By Brian Chisholm
Delegate, District 31B
My first 30 days of representing you have been filled with scores of new faces delivering introductions, droves of information, motives, agendas, questions, concerns, ideas, philosophies, stress, impossible demands, and schedules filled with overlapping meetings. That said, I thank all of you for trusting me with this incredible opportunity and wouldn’t change it even for a moment. Jimmy Buffett once penned and recorded a song titled “Manana” with poetic talent, expressing, “Don’t try to describe a Kiss concert if you’ve never seen it.” I will not fully defy his advice here, but I would like to undertake one occurrence I will try to describe here.
In my first 30 days, I have been confronted with a multitude of issues, but this one in particular called upon my attention. Recently, a local publication used the headline “Simonaire and Chisholm must apologize to the citizens of Pasadena for missing a community based meeting on racial tensions.” I was a little taken aback but not overly surprised. I do fully understand and respect the role of the media and the demands outlets face with deadlines and the relentless push to sell papers and advertising. I am not sure why this publication felt compelled to call me out, but I will take this opportunity and address my absence. I have also supplied my thoughts on racism in our schools and society in conclusion of this letter.
Although I was unable to attend this particular meeting, I attended one of the first of these meetings held at the Eastern District Police Department on Pasadena Road just prior to Christmas. We attendees all left feeling strongly that we better understood the problem and had some positive direction for beginning the formula for taking on this dilemma.
We all agreed that much of the problem was multiplied by a lack of communication or simply miscommunication. Miscommunication plays a major role and is at the root of a bulk of the problems we face today and this controversy is not exempt. To combat this danger, we must work to communicate more effectively and avoid miscommunications. There are three basic but important components to all forms of communication.
Intent is the first stage of communication and it falls in any one of three categories - good intent, bad intent and neutral intent. I know in today’s electrified, polarized information age, this may sound absurd and I may be in the minority, but I believe 90 percent of the people we encounter daily have good intentions at their core. I propose we move forward assuming most people have good intentions.
Approach is second. This is how we deliver or communicate our intentions. This is the trickiest and most complex of all three stages because it can take on a multitude of forms, deliveries, opinions and beliefs. This is, of course, the stage where things often go flying off the track and become disagreeable, but this is often the place where we can find great understanding if we believe in the good intentions of others.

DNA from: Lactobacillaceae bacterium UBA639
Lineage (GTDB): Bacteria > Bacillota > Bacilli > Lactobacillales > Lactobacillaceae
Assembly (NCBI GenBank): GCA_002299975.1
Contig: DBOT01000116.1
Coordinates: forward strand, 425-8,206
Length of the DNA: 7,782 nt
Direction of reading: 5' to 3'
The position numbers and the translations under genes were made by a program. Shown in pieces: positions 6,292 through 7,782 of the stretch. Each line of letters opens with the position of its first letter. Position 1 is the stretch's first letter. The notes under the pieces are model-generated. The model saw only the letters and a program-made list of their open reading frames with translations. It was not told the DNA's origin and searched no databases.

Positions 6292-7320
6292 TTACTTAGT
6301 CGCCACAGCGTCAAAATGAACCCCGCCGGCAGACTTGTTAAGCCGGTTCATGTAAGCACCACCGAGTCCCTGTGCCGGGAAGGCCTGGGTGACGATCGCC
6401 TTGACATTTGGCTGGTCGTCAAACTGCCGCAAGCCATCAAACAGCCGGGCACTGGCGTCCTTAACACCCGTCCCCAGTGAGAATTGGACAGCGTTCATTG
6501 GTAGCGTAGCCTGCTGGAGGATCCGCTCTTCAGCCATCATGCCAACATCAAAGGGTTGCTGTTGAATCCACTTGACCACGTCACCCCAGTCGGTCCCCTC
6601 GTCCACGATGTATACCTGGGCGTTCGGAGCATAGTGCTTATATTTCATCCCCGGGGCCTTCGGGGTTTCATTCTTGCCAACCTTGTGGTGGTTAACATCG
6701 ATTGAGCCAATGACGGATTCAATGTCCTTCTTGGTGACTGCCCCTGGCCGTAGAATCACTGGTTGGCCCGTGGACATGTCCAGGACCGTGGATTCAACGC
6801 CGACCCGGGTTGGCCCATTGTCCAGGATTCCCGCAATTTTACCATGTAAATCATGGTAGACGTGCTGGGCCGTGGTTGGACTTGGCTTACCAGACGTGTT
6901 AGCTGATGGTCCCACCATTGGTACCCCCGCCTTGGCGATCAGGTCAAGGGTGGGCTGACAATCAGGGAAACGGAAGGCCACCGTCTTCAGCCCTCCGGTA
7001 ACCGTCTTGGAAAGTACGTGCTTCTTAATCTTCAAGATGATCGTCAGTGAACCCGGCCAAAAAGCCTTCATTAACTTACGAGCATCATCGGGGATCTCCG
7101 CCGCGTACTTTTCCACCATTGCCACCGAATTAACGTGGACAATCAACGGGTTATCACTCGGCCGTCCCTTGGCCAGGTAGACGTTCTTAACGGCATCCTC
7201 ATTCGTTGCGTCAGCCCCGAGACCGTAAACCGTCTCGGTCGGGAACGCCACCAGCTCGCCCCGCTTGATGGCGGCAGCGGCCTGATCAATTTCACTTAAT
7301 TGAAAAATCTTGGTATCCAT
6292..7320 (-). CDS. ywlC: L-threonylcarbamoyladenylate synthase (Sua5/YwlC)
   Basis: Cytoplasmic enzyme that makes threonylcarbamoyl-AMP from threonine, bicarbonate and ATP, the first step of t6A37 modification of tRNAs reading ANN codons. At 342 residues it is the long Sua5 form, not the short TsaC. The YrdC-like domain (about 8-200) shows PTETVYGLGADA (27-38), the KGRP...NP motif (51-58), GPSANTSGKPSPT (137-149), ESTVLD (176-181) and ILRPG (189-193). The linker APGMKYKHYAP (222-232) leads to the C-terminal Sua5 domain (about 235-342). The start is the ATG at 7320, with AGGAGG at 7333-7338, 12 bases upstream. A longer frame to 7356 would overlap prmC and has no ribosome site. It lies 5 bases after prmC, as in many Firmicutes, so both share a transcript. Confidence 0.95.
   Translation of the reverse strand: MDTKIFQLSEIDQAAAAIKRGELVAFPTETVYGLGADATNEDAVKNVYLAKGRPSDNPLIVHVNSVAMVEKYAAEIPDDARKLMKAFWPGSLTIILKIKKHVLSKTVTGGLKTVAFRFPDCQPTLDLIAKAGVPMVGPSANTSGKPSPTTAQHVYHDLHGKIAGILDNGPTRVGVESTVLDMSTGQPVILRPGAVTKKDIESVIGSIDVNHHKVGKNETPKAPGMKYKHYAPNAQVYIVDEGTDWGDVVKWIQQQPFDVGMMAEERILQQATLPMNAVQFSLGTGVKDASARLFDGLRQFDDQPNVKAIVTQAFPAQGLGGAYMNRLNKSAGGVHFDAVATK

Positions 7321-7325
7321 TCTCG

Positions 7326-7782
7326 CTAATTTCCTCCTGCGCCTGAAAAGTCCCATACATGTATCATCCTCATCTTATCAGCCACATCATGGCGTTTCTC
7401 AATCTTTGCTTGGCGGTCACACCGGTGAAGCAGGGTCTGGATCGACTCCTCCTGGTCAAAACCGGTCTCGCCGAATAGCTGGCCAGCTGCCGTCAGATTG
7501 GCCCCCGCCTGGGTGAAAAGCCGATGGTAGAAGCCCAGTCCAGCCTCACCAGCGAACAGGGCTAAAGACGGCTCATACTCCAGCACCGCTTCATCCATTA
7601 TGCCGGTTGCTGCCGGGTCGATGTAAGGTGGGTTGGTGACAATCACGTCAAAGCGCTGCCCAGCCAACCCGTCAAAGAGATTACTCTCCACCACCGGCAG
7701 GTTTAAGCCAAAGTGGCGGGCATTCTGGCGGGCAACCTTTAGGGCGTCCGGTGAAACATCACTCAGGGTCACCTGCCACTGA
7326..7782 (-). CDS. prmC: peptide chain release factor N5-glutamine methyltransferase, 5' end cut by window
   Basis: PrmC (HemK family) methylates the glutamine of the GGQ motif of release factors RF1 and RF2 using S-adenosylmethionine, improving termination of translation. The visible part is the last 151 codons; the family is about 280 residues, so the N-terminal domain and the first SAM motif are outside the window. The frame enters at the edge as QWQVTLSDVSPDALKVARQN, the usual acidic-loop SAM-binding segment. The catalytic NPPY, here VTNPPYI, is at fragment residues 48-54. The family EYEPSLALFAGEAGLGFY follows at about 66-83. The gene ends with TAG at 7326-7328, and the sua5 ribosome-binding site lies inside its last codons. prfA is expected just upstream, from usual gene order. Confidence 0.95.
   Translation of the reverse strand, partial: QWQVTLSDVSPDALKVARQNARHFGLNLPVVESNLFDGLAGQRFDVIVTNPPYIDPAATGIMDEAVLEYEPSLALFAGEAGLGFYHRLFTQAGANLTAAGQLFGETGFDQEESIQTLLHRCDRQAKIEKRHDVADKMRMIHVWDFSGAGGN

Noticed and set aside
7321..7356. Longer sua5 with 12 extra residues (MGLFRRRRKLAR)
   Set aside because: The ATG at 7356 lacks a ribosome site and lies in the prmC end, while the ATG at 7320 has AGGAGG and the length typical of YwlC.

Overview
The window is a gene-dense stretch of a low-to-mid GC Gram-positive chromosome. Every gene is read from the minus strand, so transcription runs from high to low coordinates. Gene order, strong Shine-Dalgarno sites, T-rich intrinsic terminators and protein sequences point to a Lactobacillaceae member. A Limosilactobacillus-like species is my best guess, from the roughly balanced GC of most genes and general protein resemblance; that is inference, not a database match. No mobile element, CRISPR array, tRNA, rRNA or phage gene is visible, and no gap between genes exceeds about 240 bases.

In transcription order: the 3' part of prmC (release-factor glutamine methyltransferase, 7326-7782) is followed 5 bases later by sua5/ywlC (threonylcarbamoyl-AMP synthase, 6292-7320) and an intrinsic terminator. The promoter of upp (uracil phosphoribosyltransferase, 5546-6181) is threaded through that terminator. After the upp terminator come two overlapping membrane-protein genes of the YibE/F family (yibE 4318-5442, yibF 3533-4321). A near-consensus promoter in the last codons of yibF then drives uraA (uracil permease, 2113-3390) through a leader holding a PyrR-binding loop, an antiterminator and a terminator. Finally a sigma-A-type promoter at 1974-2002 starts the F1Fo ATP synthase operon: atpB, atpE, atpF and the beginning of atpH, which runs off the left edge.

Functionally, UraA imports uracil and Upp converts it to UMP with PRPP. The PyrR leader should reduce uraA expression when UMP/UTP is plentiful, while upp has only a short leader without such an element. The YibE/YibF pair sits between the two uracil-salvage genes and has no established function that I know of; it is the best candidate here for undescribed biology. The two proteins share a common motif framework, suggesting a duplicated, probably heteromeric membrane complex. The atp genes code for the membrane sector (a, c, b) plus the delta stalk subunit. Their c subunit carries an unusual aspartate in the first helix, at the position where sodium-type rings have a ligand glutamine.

Impact/Results is the final but vital component of which we can learn the most. Here’s where the greatest of intentions can produce some of the worst results. It is possible in some cases to actually have good results from bad intentions. I would hope most of our communication has good or neutral intentions with the hope of a positive result, but I fear the negative could be the unintentional outcome.
So where am I going with all of this and how in God’s name does it relate to racism, newspaper headlines and a garden?
When we read headlines boldly exclaiming far-reaching racial problems in our school systems and communities, it has the real possibility of implicating many innocent people. It can serve to become counterproductive and lead to negative results for many, regardless of the intent. I fear these well-intended miscommunications far too often can create a narrative that serves to divide rather than move toward working together to solve complex problems. I furthermore assume the headline suggesting that I owe the Pasadena community an apology was meant to serve as sound advice, but I believe it could be misconstrued by some that I do not care about these serious issues.
Now to the garden and how I will use it as a metaphor for taking on the scourge of racism. I borrow the following from one of my favorite teachers of all time, Jim Rohn. “We must all wage an intense, lifelong battle against the constant downward pull. If we relax, the bugs and weeds of negativity will move into the garden and take away everything of value.” This is how I believe we must approach and handle these racial acts and issues. If you allow me the liberty of playing the gardener, we should first identify the weeds that look to destroy the entire garden if they are not removed. The weeds can soon overtake the entire garden and destroy all the good vegetables, plants and food, so we must be vigilant to remove the weeds. This does not mean that we should yank out all of the healthy and enriched plants that can nourish the entire good crop in an effort to destroy the weeds that may be growing around the flourishing plants. These healthy, good plants can multiply twelve-fold to the benefit of all of us. If, however, we decide to poison the entire garden in order to remove the obstructive weeds strewn about the garden, all of us lose.
I love this community and I am proud to call it my home, but we are not immune to real problems. We should all work consistently to better the lives of those around us and be a strong example of a high-quality neighbor.